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5 Things To Know About a Will

What is required for valid Wills?
5 Things to Know About Wills

1. Will Must Go To Probate Court

Most people know that a Will tells people what you want to do with your money and other property after you pass away.  A properly executed Will can in fact be kept private until after you pass away.  But after you pass away, the Will means nothing until it is filed in the Probate Court.

In other words, the person taking care of where your money and property are distributed has no legal power to do anything until the Will is filed in the Probate Court.  Filing of the Will must be done by a petition and most often a bond, even if the Will requests no bond.  The court then reviews the papers and if they’re in order, allows the appointment of the person who will take care of the legal finalities.

I’ve had people ask why they have to do anything in court when they already did a Will.   Think of the Will as a direction to the court to supervise the disposition of your legal estate.  Wills must be filed in the Probate Court before anything can be done with the money and property you leave behind.

2. Your Will is a Public Document

So after you pass away your Last Will and Testament must be filed in the Probate Court.  After that point, your Will becomes a public document.  The Will and other papers filed in association with finalizing the estate are available for inspection by anyone going to the court and asking to see the file.  This may or may not be an issue for you.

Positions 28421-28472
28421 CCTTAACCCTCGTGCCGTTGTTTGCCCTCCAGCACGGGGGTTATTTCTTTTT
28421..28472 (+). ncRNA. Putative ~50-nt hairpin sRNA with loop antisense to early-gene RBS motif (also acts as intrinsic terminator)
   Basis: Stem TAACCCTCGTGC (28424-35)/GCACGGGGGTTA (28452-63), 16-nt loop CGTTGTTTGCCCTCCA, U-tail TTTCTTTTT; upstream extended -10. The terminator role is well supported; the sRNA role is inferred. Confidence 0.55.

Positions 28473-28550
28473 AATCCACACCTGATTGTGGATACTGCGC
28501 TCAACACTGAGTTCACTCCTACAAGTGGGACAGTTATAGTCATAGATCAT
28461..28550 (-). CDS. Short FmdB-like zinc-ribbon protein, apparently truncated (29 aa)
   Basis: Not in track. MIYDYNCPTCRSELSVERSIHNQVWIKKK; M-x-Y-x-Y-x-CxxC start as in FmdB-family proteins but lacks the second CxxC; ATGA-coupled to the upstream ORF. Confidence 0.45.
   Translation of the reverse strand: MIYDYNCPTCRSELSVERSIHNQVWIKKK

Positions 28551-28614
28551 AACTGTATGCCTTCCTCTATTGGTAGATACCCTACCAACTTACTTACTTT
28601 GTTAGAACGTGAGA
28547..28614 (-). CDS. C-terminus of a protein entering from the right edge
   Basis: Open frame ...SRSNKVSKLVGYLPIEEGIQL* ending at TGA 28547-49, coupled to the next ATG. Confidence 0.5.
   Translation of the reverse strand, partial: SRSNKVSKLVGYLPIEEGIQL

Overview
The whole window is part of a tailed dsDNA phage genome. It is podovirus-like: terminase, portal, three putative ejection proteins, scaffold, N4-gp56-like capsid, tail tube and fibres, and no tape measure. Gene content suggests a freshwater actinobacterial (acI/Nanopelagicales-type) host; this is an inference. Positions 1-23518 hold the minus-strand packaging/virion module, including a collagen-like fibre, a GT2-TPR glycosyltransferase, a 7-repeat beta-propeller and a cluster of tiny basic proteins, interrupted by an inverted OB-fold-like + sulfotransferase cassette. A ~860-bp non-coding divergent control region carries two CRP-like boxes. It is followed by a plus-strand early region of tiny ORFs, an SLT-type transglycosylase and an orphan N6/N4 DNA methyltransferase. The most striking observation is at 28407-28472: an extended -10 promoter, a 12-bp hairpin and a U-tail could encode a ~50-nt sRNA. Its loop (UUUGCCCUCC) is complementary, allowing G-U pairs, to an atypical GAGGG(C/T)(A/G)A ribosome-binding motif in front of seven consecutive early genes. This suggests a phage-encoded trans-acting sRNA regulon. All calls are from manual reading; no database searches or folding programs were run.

In some cases you may want the light of day to shine on the court’s supervision.  But I’ve had people ask me whether everything can be kept private and the answer with a Will is no.

If you have done a Will and left someone out and you really don’t want them to have anything to do with it, they can obtain the file and look through the papers.

3. Wills Deal with Money and Property – Funeral Wishes are Separate

Your wishes as to burial, cremation or other arrangements are separate from the Will.   True, you may include these details in the Will.   But a better plan is to make those arrangements with a funeral service.  Then let all of your family, loved ones, friends and others who will be around when you pass know what those arrangements are.  Let people know in advance.  You can write the arrangements down on a document given to those close to you.

The Will deals with money and other property like your house.  The reason that your other arrangements should be handled separately is that after the shock and grief of the passing of a loved one, the arrangements are an immediate concern.  Dealing with the money and property, although important, take an immediate back seat.  The Will might be and often is looked at later.  And if the Will is the only place you’ve included your wishes as to burial, cremation or other details it may be too late and others may have made those decisions for you.

4. Your Will is not an Advance Care Directive

Your Last Will and Testament indicates where you want your money and property to go after you pass away.  Distinguish this from a document known as a “Living Will”.  The Living Will, a separate document, states your choice as to whether you want extraordinary life saving measures to be taken if you are no longer able to express your own informed consent.